“I don’t really care about money,” Jeffrey Deitch told New Museum curator Massimiliano Gioni last night at the New York Public Library. “Money is something to do more crazy projects with.” There you have it.
Deitch and Gioni were both asked to submit a seven-word biography of themselves before the talk, held to celebrate the publication of Deitch’s new book, Live the Art, which documents the history of the New York gallery he ran from 1996 to 2010. Deitch’s: “Helping other artists to realize their dreams.” Gioni, a man of many words, couldn’t help but exceed the limit: “I wish I could be an engineer of lost time, as Duchamp used to say.”
Deitch wore a grey suit and the signature off-white circular glasses of his own design. He looked formal, like a studious curator, but you could still sense the giddy downtown impresario in his answers. Gioni wore blue-black jeans and loafers, oozing a casual European coolness. With his perfectly cut salt-and-pepper hair and crossed legs, Gioni, a longtime friend of Deitch, is the yin to Deitch’s yang.
At the start of the talk, Gioni announced that it was going to be structured around the alphabet, but then explained that, because he is Italian, he “will not be going in order because he is illiterate.” The talk began with G, for Goals. What are Deitch’s goals when he helps artists? “What is your dream project? What do you want to do? Let’s make it happen,” Deitch said, citing MoMA’s “Projects” series (which allows emerging artists to create new installations) as one of his inspirations.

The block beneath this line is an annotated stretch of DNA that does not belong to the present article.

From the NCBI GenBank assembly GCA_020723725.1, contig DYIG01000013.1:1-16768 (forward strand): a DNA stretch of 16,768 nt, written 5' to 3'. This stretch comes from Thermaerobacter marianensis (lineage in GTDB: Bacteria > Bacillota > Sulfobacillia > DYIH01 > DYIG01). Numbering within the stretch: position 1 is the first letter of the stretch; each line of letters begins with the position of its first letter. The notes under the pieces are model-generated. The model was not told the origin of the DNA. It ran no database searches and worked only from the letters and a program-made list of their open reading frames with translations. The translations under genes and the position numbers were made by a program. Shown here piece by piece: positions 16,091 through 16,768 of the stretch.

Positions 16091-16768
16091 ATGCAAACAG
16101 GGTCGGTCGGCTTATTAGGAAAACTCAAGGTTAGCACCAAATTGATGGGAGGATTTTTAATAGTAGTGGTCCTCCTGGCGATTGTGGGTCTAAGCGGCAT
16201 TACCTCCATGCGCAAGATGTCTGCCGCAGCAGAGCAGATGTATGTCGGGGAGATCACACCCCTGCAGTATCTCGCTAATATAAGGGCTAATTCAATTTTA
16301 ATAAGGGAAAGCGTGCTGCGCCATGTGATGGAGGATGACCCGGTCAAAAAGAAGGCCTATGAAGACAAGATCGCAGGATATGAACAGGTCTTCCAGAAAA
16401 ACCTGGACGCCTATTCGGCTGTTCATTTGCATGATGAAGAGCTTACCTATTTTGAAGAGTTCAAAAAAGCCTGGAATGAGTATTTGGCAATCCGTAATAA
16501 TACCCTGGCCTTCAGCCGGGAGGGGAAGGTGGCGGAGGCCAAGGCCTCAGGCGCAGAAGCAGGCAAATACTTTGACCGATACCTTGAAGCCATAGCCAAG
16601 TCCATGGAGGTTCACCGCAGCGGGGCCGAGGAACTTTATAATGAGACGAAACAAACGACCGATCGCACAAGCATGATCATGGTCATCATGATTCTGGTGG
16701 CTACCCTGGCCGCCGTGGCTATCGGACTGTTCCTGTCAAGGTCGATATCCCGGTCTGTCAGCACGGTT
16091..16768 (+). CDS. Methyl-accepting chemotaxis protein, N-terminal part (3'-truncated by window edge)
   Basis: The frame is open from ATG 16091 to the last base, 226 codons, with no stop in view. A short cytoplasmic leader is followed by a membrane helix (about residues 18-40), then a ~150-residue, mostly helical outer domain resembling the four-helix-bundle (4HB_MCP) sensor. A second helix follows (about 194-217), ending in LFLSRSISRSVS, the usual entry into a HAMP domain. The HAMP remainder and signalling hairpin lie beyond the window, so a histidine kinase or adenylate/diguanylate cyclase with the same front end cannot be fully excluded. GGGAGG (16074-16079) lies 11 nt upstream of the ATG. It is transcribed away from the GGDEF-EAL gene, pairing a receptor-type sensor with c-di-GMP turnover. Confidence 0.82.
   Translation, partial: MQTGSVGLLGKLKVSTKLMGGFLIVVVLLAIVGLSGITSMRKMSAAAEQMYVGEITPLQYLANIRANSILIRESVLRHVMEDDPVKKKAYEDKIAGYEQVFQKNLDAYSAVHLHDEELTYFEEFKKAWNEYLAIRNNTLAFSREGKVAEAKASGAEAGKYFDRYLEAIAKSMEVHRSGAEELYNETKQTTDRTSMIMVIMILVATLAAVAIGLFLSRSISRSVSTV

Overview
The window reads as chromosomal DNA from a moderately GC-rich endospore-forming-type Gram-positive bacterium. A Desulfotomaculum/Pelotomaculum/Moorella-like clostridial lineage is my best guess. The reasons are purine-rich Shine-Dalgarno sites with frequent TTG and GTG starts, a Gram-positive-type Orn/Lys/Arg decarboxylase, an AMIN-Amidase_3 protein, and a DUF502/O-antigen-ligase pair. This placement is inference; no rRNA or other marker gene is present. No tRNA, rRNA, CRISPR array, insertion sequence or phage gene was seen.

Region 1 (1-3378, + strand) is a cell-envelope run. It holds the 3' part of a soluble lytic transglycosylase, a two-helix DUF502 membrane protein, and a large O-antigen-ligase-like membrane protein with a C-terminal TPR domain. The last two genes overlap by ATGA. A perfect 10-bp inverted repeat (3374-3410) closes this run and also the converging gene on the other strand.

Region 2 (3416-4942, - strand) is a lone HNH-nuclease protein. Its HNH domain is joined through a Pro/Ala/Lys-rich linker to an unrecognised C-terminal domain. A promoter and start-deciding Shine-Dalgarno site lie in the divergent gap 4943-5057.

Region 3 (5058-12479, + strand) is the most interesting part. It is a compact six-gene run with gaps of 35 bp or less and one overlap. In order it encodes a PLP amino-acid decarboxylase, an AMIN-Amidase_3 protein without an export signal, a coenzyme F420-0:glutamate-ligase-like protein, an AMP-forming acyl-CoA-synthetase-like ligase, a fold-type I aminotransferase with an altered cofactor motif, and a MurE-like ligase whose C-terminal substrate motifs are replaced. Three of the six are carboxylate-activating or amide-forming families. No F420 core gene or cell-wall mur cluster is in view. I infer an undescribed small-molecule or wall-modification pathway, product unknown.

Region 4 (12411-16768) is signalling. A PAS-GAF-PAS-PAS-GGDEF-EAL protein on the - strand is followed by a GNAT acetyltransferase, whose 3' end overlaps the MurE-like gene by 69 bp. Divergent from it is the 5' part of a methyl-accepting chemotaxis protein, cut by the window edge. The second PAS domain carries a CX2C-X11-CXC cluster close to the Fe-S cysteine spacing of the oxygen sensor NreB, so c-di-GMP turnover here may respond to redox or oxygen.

N wasn’t supposed to come next, but it was too late—the talk was in Deitch’s hands now, and he was ready to move on to talking about Nest. Deitch had seen artists Dash Snow and Dan Colen wreck a motel room in Miami, and he decided he had to restage it in New York. For the show at his former gallery Deitch Projects, held in 2007, the project involved shredding phonebooks to create something like a hamster nest inside the gallery space. More than 20 Pratt students were hired to rip up thousands of phonebooks all night. The result was an anything-goes space, with no rules for how it could be used. “It’s a miracle that nothing bad happened,” Deitch said. (Though there was that time that Snow almost burned down the gallery by lighting a torch.)
Next came one of Deitch’s “great specialties”—spectacle. “I like an artistic project that takes on a life of its own,” Deitch said. He needed something that was going to get people talking, and he wasn’t going to wait for critics. (He couldn’t depend on social media because this was the ’90s.) This meant staging projects that were often truly shocking.
One was I Bite America and America Bites Me, a two-week performance in 1997 by Russian artist Oleg Kulik in which he became a dog. Deitch recounted meeting Kulik at the airport, where he was already in character, woofing at passersby in the terminal. According to Deitch, his performance was convincing. “One night I walked in, and he was still naked with a bowl of gruel that his wife had made for him,” he said of the performance, which drew a few thousand visitors. Projects like these were budgeted at $25,000 (about $38,000 today), and if they didn’t sell, they would go in Deitch’s collection. Fortunately for Deitch, many did end up selling.